Anyone who knows me even a little knows I like to eat. And eat big. Anyhow, I wanted to share this recipe I found over at allrecipes.com in case anyone wants to try it out. I’m going to make it sometime soon. Not sure when, been busy putting out fires. (pun intended) So if any of you get to it before I do, let me know how you and your friends like it.
Here’s the link to the recipe and more pictures: CLICK HERE
And here’s the recipe by Edd Ryan if you want to get started now:
“Tasty chili whose name says it all! Note: Whole Anaheim peppers are not widely available; this ingredient is optional, and you can use hot pepper sauce instead.” —Edd
Original recipe makes 8 servingsChange Servings
1/2 pound bacon
1 pound ground round
1 pound ground pork
1 green bell pepper, diced
1 yellow onion, diced
6 jalapeno peppers, seeded and chopped
6 habanero peppers, seeded and chopped
8 Anaheim peppers, seeded and diced
2 cloves garlic, minced
1 1/2 tablespoons ground cumin
1 tablespoon crushed red pepper flakes
3 tablespoons chili powder
2 tablespoons beef bouillon granules
1 (28 ounce) can crushed tomatoes
2 (16 ounce) cans whole peeled tomatoes, drained
2 (16 ounce) cans chili beans, drained
1 (12 fluid ounce) can beer
3 ounces tomato paste
1 ounce chile paste
2 cups water
Place bacon in a large soup pot. Cook over medium high heat until evenly brown. Drain excess grease, leaving enough to coat bottom of pot Remove bacon, drain on paper towels and chop.
Brown beef and pork in pot over medium high heat. When meat is browned, stir in the bell pepper, onion, jalapeno peppers, habanero peppers, Anaheim peppers, garlic, cumin, red pepper flakes, chili powder, bouillon, crushed tomatoes, whole tomatoes, beer, tomato paste, chile paste and water.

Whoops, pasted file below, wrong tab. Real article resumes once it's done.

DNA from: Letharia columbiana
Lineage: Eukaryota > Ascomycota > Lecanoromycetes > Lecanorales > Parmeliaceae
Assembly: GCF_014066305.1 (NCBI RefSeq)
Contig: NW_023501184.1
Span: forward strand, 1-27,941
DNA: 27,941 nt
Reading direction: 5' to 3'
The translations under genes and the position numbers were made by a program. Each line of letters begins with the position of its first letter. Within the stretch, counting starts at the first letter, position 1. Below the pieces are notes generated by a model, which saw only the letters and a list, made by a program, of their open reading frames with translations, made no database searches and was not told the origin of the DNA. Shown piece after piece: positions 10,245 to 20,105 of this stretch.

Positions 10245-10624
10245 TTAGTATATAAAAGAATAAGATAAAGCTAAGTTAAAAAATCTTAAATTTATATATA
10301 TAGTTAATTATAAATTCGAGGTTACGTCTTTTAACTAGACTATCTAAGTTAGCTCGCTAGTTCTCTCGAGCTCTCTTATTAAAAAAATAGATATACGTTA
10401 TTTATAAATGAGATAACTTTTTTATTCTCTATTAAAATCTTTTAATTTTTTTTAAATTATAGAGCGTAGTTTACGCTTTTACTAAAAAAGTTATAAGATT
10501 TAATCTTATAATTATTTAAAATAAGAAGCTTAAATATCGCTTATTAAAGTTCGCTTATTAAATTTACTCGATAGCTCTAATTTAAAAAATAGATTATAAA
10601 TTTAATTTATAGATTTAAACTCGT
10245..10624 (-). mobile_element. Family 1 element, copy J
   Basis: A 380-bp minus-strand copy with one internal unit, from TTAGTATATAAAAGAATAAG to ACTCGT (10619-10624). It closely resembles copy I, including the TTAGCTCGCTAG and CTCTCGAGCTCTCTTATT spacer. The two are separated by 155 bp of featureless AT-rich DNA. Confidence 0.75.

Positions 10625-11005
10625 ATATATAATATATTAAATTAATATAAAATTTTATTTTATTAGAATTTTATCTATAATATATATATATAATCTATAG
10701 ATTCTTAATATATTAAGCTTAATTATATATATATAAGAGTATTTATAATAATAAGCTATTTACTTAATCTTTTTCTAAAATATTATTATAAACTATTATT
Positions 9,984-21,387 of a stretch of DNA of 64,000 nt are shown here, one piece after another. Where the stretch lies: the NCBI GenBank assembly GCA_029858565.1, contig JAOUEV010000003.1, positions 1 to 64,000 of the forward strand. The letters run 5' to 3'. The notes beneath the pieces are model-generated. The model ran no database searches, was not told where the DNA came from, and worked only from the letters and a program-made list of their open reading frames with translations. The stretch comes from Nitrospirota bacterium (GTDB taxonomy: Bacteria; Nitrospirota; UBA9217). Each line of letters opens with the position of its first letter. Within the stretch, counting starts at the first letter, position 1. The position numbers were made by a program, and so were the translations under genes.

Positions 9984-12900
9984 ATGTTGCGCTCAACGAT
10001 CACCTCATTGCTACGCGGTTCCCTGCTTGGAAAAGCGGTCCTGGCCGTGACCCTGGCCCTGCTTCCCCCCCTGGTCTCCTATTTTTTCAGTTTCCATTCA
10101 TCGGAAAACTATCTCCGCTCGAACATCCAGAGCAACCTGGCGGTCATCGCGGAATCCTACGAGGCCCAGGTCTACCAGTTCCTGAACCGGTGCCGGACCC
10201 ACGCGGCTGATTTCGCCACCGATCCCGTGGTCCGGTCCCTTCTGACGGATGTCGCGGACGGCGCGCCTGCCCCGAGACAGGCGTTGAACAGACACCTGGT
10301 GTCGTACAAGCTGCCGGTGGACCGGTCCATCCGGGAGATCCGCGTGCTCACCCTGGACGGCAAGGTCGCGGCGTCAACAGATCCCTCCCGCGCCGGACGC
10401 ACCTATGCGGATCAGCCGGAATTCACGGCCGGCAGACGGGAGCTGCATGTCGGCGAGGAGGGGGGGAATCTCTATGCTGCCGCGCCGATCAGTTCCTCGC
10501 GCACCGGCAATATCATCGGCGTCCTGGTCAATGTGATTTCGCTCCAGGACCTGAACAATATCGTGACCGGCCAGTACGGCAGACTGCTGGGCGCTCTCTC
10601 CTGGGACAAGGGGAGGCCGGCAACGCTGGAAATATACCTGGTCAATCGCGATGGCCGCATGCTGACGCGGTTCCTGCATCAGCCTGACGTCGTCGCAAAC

Reduce heat to low and simmer for 45 to 60 minutes, stirring occasionally. Add beans and bacon and continue simmering for another 30 minutes.
A LITTLE TRIVIA TO GO WITH YOUR CHILI
- A green chili pod has as much vitamin C as six oranges
- Some cultures put chili powder in their shoes to keep their feet warm
- The first chili cook-off took place in 1967 in Terlinga, Texas, a border town about 400 miles west of chili’s alleged birthplace, San Antonio. It ended in a tie between a native Texan and a New Yorker, but chili cook-offs are still held there today
- Hot chili peppers burn calories by triggering a thermodynamic burn in the body, which speeds up the metabolism
- Chili pepper color is a function of ripeness. Green peppers are usually not fully ripe and the same pepper could be green, yellow, orange, or red depending on its level of ripeness
- The first documented recipe for chili con carne is dated September 2, 1519, according to Wikipedia
- Chili is good to eat on cold days, especially with cheese and onions – Yum!
Compliments of nationalchiliday.com